ISSUE 1 - June 2005 - by Phil Chambers
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Listen to an Audio Introduction to the Newsletter
Quote of the Month
"Practice doesn't make perfect. Perfect practice makes perfect."
- Vince Lombardi
The more you practice something the easier and more likely is it that you will repeat that action.
However, if what you practice happens to be wrong or incorrect you will be far from perfection.
For many more quotes click here.
Mind Mapping Tip of the Month
Get into the right state of mind before you do a Mind Map. Known as the ‘zone’ by athletes, the best state for learning, and creativity is relaxed but alert. This is when alpha and theta brainwaves dominate your thought patterns. You can achieve this state by listening to relaxing music with a frequency of 1Hz (i.e. one beat per second). The mind synchronises with the music to ‘take you down’ into a more relaxed frame of mind. Try composers such as Bach, Corelli, Handel, Telemann & Vivaldi. If you dislike straight classical music certain tracks by Enya and Jacques Loussier have the same effect. Lex McKee is a composer working on the effect of music on mental states. (See www.lexstudios.com)
For another 100 tips on Mind Mapping see "101 Top Tips for Better Mind Maps" by Phil Chambers, due for release later this month.
How to Give Polished Presentations Without Notes
Giving presentations without notes is one of the most useful skills in business. This ability is often thought to be a natural gift. In fact it is a teachable skill that is within the grasp of anyone. All you need is imagination and a playful attitude.
Once you have planned the outline of your presentation, you need to convert it into a format that can easily be remembered.
Memories are just pictures in your head. They can be enhanced using eight principles that spell out the acronym SEAHORSE:
S enses - Enrich your mental pictures with sound, smell, taste and touch.
E xaggeration - Make your imagined objects huge, tiny, vividly coloured, loud, etc.
A ction - You are more engaged in a film than a slide show. Create mental movies.
H umour - Use visual, silly, surreal humour. Monty Python typifies this.
O rder - This can be your own idiosyncratic logic, for example a story.
R epetition - You've probably experienced how repetition aids recall.
S ymbols - Symbolise abstract ideas with concrete objects to form more associations.
E njoy - Memorising should be fun.
Select key words for each point you wish to make. The number of key words depends on how closely you want to follow your script. These act as triggers to remind you and keep you on track. Actors use this principle to remember lines, for example, the text from Hamlet's soliloquy:
To be , or not to be: that is the question:
Whether 'tis nobler in the mind to suffer
The slings and arrows of outrageous fortune,
Or to take arms against a sea of troubles,
And by opposing end them? To die : to sleep ;
Having selected key words, symbolise them with objects:
To be - two bumble bees,
Nobler - mad professor (Nobel laureate),
Slings and arrows - these are objects already,
Sea of troubles - sea monster,
End - cul-de-sac sign,
Die - skull,
Sleep - Sleeping Beauty
To memorise these items in sequence we need a structure, something fixed in your mind onto which we can attach them. Recall a journey that you know well enough to see, in your mind's eye, landmarks or locations along the way in order. Your front path, the garden gate, the tree in your street, the post box on the corner, etc. If you know the room that you will be presenting in you could even use positions around that.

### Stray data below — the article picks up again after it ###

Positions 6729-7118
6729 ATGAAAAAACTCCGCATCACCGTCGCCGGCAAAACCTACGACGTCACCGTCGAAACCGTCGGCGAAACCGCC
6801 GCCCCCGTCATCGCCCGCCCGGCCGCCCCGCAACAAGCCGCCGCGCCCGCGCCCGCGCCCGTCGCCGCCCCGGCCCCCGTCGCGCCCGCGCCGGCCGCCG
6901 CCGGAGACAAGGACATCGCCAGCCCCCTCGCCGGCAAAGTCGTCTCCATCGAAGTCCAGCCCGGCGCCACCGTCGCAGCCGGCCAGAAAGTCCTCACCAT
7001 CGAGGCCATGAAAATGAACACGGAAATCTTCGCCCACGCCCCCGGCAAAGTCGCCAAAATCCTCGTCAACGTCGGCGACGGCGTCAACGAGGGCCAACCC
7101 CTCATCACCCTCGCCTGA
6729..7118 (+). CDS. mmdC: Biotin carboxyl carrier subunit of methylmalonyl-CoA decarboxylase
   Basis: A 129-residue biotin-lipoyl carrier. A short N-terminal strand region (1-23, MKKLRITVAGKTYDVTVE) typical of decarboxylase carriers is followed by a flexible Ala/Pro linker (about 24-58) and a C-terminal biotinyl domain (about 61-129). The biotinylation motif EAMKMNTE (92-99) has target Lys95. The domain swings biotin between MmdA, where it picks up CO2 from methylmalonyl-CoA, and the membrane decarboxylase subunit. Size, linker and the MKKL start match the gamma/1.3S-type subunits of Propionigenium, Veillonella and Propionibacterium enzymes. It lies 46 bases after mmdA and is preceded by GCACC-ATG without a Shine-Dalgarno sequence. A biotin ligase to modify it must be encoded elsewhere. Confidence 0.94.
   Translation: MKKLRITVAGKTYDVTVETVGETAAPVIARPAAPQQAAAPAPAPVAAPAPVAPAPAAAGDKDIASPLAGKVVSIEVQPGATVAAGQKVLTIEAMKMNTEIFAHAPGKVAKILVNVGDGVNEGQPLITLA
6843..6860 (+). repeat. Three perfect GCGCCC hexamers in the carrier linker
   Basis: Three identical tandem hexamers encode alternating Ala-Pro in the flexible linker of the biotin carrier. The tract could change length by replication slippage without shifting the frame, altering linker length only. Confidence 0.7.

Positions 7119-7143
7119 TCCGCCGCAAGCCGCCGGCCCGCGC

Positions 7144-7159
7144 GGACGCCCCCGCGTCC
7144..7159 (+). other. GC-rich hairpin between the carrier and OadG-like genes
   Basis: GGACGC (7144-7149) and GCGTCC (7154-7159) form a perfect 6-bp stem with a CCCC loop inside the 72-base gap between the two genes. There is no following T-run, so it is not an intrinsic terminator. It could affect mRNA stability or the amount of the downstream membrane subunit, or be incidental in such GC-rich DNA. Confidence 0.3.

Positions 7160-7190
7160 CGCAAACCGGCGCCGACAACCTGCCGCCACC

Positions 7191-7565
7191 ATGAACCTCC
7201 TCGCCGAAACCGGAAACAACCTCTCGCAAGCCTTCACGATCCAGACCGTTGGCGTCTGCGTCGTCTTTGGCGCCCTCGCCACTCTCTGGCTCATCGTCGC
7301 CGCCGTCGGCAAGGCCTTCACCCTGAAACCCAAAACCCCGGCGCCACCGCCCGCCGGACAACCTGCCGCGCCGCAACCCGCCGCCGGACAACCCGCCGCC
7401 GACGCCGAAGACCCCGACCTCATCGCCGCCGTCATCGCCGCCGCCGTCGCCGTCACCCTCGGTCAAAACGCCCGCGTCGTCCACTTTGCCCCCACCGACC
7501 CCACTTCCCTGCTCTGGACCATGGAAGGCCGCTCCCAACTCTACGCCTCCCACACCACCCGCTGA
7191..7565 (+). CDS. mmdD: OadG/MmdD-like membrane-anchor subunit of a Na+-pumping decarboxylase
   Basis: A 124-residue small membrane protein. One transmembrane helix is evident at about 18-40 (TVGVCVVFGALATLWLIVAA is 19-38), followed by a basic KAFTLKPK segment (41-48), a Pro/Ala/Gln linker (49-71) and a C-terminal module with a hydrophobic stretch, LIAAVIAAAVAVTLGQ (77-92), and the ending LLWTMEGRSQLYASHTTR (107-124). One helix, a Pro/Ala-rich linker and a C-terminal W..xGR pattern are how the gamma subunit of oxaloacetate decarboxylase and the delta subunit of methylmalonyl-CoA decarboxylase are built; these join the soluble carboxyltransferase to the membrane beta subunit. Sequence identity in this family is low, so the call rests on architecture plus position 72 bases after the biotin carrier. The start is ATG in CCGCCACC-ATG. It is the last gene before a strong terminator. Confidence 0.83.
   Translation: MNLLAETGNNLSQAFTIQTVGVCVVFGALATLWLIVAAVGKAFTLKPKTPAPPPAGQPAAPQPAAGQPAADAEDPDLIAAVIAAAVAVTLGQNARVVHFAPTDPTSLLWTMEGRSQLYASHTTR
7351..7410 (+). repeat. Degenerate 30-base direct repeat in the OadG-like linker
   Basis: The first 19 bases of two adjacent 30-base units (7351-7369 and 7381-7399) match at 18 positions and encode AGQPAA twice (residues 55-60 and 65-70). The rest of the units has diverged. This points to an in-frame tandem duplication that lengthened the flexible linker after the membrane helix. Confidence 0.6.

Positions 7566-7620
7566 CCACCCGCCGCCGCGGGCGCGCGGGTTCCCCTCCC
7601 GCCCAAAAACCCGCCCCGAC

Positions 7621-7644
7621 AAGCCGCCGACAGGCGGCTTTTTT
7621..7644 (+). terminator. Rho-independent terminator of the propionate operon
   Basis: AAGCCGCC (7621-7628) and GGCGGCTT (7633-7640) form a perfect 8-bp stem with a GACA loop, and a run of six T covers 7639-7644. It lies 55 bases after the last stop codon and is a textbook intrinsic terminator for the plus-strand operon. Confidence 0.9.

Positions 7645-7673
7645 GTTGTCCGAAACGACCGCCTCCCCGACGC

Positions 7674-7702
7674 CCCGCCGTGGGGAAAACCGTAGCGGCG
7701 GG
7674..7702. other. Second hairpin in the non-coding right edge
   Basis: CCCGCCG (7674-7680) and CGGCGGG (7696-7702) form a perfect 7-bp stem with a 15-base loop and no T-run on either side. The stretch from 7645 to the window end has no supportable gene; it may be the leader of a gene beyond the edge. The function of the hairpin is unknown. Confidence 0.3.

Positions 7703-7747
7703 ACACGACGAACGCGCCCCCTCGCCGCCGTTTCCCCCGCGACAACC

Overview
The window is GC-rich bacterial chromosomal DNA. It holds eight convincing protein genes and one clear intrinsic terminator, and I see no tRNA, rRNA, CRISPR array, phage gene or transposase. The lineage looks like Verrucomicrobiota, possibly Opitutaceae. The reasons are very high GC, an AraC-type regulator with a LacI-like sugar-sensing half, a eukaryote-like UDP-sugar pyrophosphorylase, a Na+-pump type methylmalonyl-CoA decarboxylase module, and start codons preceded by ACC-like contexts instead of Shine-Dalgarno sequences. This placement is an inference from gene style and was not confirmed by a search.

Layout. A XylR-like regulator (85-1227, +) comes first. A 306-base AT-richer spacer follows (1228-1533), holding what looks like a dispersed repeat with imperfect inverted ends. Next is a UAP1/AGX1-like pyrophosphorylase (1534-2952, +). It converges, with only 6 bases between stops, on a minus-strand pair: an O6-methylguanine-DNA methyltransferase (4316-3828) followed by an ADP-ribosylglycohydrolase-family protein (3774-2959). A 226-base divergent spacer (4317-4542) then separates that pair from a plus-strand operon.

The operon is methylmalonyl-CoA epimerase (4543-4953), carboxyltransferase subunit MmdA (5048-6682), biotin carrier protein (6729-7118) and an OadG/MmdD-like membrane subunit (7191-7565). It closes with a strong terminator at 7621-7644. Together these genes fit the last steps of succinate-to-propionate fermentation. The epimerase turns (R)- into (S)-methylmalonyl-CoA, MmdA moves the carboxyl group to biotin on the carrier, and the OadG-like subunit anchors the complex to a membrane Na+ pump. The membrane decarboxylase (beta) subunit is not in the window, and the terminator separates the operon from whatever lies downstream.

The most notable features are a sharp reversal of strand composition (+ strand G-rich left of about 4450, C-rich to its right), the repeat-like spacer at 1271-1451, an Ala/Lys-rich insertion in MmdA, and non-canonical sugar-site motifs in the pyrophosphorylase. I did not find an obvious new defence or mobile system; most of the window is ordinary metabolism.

In your imagination, place the objects that you want to remember, one per location, along the route. Strengthen the memory using the SEAHORSE principles.
To recall the speech, imagine taking the journey with the strange objects along the way acting as prompts. Review the journey a few times to perfect it. Banish your notes, you and your audience will enjoy your presentations so much more.
Telekinesis, the ability to move objects with the power of your mind, is just the stuff of low budget horror movies or conjuring tricks. This soon may not be the case according researchers of Washington University and Barnes-Jewish Hospital in St Louis. Daniel Moran and Eric Leuthardt have successfully shown that "electrocorticographic" signals from electrodes placed on the surface of the brain can be used to move a cursor on a computer screen with an accuracy of over 70%. Their aim is to build prosthetic hands that can be controlled purely by thinking without the complexity of attaching peripheral nerves or muscles. For the full story from The Institute of Physics click here.
Training in London, England
If you would like to learn how to Mind Map, improve your Memory and Speed Read then you may like to attend one of our public courses. Started in 1997 and developed ever since, this course is proven to improve your effectiveness. The philosophy is simple. If we know a little about how the brain functions we can work in harmony with it and improve the way we think. If we know how and why we forget, we can learn to remember more. If we understand how the eyes naturally move we can use this knowledge to read faster.
Conducted over a weekend in South Kensington, London, in a relaxed, friendly atmosphere, you can take the time to invest in your future. The course is suitable for individuals or families and is open to anyone from 11 years old upwards.
So, whether you’re swamped with paperwork, want to breeze through exams or just gain a deeper understanding of your amazing brain, we can help. To accommodate people who travel long distances the course timings are 2:00pm to 8:00pm on Saturday and 10:00am to 5:00pm on Sunday.
For more details click here.
That's all for this month. Please let me know if you have any comments or suggestions. (Contact Details Here.) I look forward to hearing from you.